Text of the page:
Geriatrics is the subspecialty of internal medicine concerned with the health and well-being of older adults. Geriatricians must complete seven or more years of medical school and postgraduate training and become board certified in Internal Medicine. Then, for an additional year they study conditions specific to aging, including geriatric assessment and rehabilitation, preventive medicine, management of patients in long-term care settings, and psycho-social, ethical, legal, and economic issues pertinent to geriatric patients.
What geriatricians do
Geriatricians diagnose, treat and manage diseases and conditions that require a special approach when dealing with older adults. They give special attention to situations of special concern, including falls, incontinence, preoperative assessment and post-operative management, cerebrovascular disease, dementia, sensory impairment and other cognitive and affective changes that occur with aging.
When you need a geriatrician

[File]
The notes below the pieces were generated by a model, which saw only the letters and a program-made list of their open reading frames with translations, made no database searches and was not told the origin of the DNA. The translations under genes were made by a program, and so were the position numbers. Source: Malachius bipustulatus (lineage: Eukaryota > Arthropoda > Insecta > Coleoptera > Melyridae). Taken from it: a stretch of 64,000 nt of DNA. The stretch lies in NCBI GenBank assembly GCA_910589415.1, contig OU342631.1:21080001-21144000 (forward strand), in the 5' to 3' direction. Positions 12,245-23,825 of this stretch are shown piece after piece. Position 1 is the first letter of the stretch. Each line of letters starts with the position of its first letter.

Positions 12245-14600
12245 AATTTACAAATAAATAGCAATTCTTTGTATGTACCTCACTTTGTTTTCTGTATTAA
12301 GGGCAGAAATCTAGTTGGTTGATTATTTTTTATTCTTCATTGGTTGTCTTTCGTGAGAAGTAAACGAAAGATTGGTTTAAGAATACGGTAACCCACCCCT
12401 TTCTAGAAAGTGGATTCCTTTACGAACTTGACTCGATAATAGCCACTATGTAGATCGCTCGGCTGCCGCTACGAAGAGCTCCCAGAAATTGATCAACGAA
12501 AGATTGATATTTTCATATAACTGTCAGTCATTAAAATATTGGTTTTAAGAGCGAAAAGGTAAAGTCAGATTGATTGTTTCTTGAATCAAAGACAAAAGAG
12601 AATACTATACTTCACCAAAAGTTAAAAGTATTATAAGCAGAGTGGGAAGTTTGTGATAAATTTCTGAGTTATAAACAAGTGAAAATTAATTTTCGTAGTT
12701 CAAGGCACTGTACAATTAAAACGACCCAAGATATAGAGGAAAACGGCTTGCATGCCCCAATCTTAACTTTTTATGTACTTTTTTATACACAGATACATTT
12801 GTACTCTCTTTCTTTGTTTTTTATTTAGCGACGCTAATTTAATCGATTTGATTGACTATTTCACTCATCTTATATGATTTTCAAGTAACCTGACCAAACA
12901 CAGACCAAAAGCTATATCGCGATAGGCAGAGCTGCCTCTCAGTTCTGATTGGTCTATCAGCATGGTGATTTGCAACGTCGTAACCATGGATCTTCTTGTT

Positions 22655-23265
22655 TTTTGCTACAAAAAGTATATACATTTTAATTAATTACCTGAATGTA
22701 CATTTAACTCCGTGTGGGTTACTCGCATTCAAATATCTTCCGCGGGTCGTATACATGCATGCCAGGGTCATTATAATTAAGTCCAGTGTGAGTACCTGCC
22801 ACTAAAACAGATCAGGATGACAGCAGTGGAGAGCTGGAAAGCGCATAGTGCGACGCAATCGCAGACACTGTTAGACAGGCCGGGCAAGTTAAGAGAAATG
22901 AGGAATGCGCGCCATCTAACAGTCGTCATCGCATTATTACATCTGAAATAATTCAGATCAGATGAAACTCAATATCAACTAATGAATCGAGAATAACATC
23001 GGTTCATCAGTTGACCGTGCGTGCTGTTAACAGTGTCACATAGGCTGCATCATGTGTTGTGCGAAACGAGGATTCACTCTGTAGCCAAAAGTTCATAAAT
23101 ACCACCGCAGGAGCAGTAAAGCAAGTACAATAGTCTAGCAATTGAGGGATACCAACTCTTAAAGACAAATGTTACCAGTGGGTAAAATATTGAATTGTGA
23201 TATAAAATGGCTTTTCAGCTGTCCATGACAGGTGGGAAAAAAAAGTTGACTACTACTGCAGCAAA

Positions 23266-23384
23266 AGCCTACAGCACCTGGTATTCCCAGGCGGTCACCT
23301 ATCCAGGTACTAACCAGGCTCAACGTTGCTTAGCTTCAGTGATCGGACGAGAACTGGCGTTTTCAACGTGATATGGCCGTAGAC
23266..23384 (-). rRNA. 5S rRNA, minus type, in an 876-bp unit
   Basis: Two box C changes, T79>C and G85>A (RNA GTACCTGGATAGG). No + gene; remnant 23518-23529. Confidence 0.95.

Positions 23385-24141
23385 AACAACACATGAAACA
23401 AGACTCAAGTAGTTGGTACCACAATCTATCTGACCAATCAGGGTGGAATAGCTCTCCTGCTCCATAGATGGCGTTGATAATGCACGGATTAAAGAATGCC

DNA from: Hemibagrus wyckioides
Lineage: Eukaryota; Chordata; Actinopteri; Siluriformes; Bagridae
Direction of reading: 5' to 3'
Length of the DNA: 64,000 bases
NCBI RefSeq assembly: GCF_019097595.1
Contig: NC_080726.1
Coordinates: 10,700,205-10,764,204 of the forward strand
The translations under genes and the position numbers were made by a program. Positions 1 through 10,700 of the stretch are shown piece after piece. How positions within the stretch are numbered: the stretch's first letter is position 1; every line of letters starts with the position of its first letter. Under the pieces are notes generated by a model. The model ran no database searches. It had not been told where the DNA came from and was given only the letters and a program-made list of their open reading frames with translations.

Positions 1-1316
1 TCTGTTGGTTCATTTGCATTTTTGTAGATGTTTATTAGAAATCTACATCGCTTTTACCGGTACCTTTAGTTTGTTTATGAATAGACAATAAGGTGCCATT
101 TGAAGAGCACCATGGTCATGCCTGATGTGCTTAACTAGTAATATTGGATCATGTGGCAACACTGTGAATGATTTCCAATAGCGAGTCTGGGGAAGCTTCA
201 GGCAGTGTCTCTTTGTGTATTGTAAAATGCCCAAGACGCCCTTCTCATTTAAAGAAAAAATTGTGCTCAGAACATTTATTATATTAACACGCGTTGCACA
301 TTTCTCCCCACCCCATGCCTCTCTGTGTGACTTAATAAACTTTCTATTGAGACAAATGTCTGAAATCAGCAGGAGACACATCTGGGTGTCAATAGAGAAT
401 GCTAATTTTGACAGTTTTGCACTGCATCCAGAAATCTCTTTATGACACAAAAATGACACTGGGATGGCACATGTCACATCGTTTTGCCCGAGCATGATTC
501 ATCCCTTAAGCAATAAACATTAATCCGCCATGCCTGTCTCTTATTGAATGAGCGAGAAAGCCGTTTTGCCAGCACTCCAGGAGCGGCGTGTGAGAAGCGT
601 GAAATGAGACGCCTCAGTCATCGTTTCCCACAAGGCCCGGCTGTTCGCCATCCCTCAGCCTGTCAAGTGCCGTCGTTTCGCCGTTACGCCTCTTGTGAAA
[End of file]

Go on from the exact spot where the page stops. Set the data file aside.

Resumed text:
Geriatricians often become the primary physician for older adults. If this is not the case, your primary physician might refer you to a geriatrician when a problem associated with aging requires special attention. In some cases, a family member might recognize a need for a geriatrician and suggest you consult one.
How geriatricians work with other physicians
If geriatricians are not serving as your primary care physician, they often work with other physicians, advising them about a specific diagnosis or treatment plan. More often, geriatricians act as primary care physicians, relying on many skilled professionals and other subspecialists of internal medicine, nurses, physical and occupational therapists, psychiatrists, psychologists, pharmacists, and social workers.
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